Zen-Ray SUMMIT 10x42 WP
Swaroski 8.5x42 EL
Leica 8x32 Ultravid


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GlenM
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Re: book for a binocular astronomy beginner new [Re: Falcon Birder]
      #1727316 - 07/19/07 07:16 PM

Just got my Pocket Sky Atlas and Binocular Highlights from OPT today. They are excellent books and no binocular user should be without them IMHO. I did find that most of the other books mentioned are out of print,unless someone out there can advise me otherwise.

Glen.

--------------------
Glen

www.lyraoptic.co.uk


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................
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Re: book for a binocular astronomy beginner new [Re: GlenM]
      #1727866 - 07/20/07 12:32 AM

I know, I want to check out Starramus' recommendation of Leslie Peltier's Guide, but looks like I'm going to have to shop used for this one.

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sigmanand
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Posts: 14
Re: book for a binocular astronomy beginner new [Re: ................]
      #1731508 - 07/22/07 12:43 AM

I would strongly recommend Phil Harrington's 'Touring the Universe through Binoculars'.

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sigmanand
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Re: book for a binocular astronomy beginner new [Re: ................]
      #1731516 - 07/22/07 12:48 AM

I would strongly recommend Phil Harrington's 'Touring the Universe through Binoculars'.Along with Phil's book you can also consider 'The Binocular Guide to The Stars' by Richard Dibon-Smith and a star atlas. Thease are more than enough to learn the skies with your binoculars.

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Nick Lloyd
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Re: book for a binocular astronomy beginner new [Re: sigmanand]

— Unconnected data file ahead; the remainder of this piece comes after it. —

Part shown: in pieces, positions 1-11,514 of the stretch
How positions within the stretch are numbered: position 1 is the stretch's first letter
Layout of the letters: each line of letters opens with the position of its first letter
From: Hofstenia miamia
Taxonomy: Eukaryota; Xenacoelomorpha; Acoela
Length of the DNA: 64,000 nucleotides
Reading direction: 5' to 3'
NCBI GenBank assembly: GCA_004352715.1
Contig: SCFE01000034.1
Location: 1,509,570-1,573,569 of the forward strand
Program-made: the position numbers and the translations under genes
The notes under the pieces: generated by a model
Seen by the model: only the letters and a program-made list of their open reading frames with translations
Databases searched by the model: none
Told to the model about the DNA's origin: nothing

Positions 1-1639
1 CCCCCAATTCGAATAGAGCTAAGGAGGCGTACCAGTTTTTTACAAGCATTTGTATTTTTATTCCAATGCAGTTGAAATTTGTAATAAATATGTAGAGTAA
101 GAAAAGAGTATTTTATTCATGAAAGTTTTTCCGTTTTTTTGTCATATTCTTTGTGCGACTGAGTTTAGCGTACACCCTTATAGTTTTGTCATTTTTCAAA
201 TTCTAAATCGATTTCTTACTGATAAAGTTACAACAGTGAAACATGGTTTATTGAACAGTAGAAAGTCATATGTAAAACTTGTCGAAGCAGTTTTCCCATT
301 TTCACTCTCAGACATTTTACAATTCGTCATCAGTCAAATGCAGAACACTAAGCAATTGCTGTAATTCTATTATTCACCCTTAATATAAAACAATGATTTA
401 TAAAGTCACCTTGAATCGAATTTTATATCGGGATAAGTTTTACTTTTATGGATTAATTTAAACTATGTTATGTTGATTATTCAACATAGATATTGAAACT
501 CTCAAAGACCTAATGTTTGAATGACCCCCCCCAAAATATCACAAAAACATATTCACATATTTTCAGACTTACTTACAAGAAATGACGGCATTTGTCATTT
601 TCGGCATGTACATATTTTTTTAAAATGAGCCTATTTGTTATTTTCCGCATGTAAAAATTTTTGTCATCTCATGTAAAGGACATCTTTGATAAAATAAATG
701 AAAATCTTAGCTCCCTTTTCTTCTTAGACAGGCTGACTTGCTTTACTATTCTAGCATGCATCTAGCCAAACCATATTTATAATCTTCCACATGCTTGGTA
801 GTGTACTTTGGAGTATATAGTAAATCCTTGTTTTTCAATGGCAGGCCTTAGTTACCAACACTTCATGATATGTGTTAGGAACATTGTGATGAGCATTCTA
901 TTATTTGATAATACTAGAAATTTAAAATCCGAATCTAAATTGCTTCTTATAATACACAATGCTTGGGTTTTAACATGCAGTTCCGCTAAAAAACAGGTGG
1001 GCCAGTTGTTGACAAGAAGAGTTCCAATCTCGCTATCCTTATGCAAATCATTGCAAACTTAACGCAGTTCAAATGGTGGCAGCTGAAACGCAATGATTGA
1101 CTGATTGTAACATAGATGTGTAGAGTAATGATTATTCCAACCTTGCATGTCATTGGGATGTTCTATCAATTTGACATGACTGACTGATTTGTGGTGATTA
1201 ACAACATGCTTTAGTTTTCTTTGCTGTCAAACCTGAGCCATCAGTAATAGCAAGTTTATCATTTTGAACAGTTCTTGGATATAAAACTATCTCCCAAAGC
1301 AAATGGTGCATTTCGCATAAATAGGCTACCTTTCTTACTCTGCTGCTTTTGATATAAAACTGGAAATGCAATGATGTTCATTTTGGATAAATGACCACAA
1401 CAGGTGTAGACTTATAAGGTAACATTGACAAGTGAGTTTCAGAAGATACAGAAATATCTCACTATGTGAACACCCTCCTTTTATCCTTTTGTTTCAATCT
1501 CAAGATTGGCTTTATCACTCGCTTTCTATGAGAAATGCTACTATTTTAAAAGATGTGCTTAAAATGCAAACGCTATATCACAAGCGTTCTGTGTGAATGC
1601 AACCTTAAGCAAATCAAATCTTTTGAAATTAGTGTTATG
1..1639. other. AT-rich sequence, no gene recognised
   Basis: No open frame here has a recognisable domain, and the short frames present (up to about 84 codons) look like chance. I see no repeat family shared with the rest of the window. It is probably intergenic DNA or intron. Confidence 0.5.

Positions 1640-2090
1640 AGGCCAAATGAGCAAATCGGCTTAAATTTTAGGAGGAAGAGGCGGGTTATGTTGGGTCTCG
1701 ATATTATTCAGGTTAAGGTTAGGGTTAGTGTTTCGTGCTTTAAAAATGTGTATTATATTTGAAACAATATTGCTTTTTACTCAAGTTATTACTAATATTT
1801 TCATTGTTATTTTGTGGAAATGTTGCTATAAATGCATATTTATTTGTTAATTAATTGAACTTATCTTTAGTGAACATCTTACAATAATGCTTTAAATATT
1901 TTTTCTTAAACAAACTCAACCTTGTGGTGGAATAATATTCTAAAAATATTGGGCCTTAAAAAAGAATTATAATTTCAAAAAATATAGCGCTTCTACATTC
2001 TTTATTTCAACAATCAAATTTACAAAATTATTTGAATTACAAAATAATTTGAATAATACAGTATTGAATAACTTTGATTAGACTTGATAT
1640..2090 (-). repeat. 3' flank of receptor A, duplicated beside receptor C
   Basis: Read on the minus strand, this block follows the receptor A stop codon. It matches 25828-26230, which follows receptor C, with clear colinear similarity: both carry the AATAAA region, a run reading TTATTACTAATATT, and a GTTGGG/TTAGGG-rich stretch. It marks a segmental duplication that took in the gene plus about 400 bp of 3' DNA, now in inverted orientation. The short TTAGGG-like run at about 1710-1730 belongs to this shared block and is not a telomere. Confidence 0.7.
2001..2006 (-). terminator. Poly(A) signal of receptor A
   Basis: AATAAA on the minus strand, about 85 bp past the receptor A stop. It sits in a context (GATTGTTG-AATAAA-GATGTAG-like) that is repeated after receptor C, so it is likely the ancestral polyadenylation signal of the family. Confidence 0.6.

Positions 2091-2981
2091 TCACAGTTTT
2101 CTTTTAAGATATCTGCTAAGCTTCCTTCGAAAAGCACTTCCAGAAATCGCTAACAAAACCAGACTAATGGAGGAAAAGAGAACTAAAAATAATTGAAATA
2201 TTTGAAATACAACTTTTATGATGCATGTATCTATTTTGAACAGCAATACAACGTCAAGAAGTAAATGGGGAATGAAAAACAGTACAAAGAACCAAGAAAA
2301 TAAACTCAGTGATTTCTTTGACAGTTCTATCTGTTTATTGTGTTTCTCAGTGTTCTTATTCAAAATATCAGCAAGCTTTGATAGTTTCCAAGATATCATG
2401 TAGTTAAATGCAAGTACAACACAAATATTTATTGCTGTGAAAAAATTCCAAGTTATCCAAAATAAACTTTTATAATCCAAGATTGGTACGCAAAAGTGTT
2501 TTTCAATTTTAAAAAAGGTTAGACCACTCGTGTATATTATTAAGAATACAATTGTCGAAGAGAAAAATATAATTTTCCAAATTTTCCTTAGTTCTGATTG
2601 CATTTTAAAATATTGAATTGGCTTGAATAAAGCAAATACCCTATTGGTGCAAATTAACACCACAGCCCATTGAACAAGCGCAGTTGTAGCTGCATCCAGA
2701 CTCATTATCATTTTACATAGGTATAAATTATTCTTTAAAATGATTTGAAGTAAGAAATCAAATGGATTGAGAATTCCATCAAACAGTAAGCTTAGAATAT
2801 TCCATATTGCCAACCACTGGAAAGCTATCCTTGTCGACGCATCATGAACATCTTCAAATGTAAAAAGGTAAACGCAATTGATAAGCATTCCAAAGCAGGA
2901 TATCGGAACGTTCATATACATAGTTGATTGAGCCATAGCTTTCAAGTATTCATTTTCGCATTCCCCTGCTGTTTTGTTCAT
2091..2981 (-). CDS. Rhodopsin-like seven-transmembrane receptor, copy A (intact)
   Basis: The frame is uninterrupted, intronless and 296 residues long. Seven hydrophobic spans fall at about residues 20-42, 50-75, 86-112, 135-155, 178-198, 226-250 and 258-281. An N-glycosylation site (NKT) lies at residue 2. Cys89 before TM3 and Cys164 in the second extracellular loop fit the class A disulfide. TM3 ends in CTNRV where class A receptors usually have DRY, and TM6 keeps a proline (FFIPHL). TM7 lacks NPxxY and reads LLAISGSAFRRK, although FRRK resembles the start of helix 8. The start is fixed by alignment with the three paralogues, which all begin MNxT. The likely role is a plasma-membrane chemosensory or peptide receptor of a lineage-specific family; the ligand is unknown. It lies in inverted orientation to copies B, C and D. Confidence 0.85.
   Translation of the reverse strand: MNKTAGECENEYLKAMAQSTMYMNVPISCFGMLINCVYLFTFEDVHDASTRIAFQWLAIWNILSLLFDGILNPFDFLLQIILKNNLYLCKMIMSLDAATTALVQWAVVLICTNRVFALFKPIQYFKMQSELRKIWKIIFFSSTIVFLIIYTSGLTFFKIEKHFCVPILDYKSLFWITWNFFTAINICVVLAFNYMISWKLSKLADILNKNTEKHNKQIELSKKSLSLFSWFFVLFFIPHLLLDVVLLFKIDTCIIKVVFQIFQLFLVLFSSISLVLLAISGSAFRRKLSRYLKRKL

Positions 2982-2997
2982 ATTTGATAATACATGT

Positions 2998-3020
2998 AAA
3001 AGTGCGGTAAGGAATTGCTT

#1732193 - 07/22/07 01:39 PM

I'm surprised nobody has mentioned the Stepehen Tonkin's "Binocular Astronomy". It's a nice companion with a Pocket Sky Atlas.

--------------------
"The best scope is the one you use." -rcg




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EdZ
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Re: book for a binocular astronomy beginner new [Re: Nick Lloyd]
      #1732198 - 07/22/07 01:43 PM

There is another entire thread on books. Stephen's book is discussed in the other thread and is also linked thru the best of thread on Books. This original thread was started before Stephen's book was even written. I chose to update this thread because it where my original recommendations were posted. Go to the best Of thread for Books and you will see many more books than are discussed just in this thread.

edz

--------------------
Teach a kid something today. The feeling you'll get is one of life's greatest rewards.
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sftonkin
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Re: book for a binocular astronomy beginner new [Re: Nick Lloyd]
      #1732586 - 07/22/07 05:36 PM

Quote:

I'm surprised nobody has mentioned the Stepehen Tonkin's "Binocular Astronomy".




At the risk of being accused of shameless self-promotion, opinions of it are to be found here (actual readers' opinions start about halfway down the page).

--------------------
Stephen

Hindsight: The only truly diffraction-limited system


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KennyJ
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Re: book for a binocular astronomy beginner new [Re: sftonkin]
      #1732622 - 07/22/07 06:09 PM

Stephen , and indeed others ,

The reasons I did NOT immediately suggest " Binocular Astronomy " by S.Tonkin to the inquirer were two - fold .

One is as I mentioned in my last post about the book .

I just wish the charts / diagrams were at least TWICE as large in size and scale as what they are .

My second reason is that although I have probably more astro - related books than most people who read my posts may imagine , I have not enough books specifically about BINOCULAR astronomy to feel justified in singling this one out above any others .

That said , as I suggested in my last post to the original thread , I REALLY think that EVERYONE who finds this forum helpful and interesting SHOULD obtain a copy of Stephen's book .

It is unique and excellent in it's own way .

Regards , Kenny

--------------------


Milton Wilcox R.I.P